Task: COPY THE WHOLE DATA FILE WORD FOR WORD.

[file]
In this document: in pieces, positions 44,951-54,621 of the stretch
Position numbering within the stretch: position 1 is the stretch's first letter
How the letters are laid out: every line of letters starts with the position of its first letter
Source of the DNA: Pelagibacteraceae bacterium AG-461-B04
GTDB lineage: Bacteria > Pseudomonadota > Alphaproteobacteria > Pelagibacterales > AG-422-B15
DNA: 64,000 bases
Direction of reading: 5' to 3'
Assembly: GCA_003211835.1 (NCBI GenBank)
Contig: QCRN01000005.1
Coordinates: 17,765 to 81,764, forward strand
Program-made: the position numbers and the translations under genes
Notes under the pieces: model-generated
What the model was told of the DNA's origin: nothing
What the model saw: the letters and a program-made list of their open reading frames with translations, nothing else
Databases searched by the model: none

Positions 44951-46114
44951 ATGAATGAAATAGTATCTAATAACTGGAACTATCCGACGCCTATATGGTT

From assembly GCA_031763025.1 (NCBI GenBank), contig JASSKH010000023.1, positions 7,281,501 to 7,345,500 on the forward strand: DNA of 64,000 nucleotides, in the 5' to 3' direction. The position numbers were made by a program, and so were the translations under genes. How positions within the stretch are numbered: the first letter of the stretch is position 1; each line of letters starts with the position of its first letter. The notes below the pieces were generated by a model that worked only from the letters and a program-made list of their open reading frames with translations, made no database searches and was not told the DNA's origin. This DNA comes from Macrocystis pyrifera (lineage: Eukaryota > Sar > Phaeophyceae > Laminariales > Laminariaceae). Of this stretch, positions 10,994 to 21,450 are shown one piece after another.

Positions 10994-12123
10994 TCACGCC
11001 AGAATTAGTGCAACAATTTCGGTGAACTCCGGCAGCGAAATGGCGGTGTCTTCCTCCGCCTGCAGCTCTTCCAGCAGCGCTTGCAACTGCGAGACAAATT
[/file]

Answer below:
In this document: in pieces, positions 44,951-54,621 of the stretch
Position numbering within the stretch: position 1 is the stretch's first letter
How the letters are laid out: every line of letters starts with the position of its first letter
Source of the DNA: Pelagibacteraceae bacterium AG-461-B04
GTDB lineage: Bacteria > Pseudomonadota > Alphaproteobacteria > Pelagibacterales > AG-422-B15
DNA: 64,000 bases
Direction of reading: 5' to 3'
Assembly: GCA_003211835.1 (NCBI GenBank)
Contig: QCRN01000005.1
Coordinates: 17,765 to 81,764, forward strand
Program-made: the position numbers and the translations under genes
Notes under the pieces: model-generated
What the model was told of the DNA's origin: nothing
What the model saw: the letters and a program-made list of their open reading frames with translations, nothing else
Databases searched by the model: none

Positions 44951-46114
44951 ATGAATGAAATAGTATCTAATAACTGGAACTATCCGACGCCTATATGGTT

From assembly GCA_031763025.1 (NCBI GenBank), contig JASSKH010000023.1, positions 7,281,501 to 7,345,500 on the forward strand: DNA of 64,000 nucleotides, in the 5' to 3' direction. The position numbers were made by a program, and so were the translations under genes. How positions within the stretch are numbered: the first letter of the stretch is position 1; each line of letters starts with the position of its first letter. The notes below the pieces were generated by a model that worked only from the letters and a program-made list of their open reading frames with translations, made no database searches and was not told the DNA's origin. This DNA comes from Macrocystis pyrifera (lineage: Eukaryota > Sar > Phaeophyceae > Laminariales > Laminariaceae). Of this stretch, positions 10,994 to 21,450 are shown one piece after another.

Positions 10994-12123
10994 TCACGCC
11001 AGAATTAGTGCAACAATTTCGGTGAACTCCGGCAGCGAAATGGCGGTGTCTTCCTCCGCCTGCAGCTCTTCCAGCAGCGCTTGCAACTGCGAGACAAATT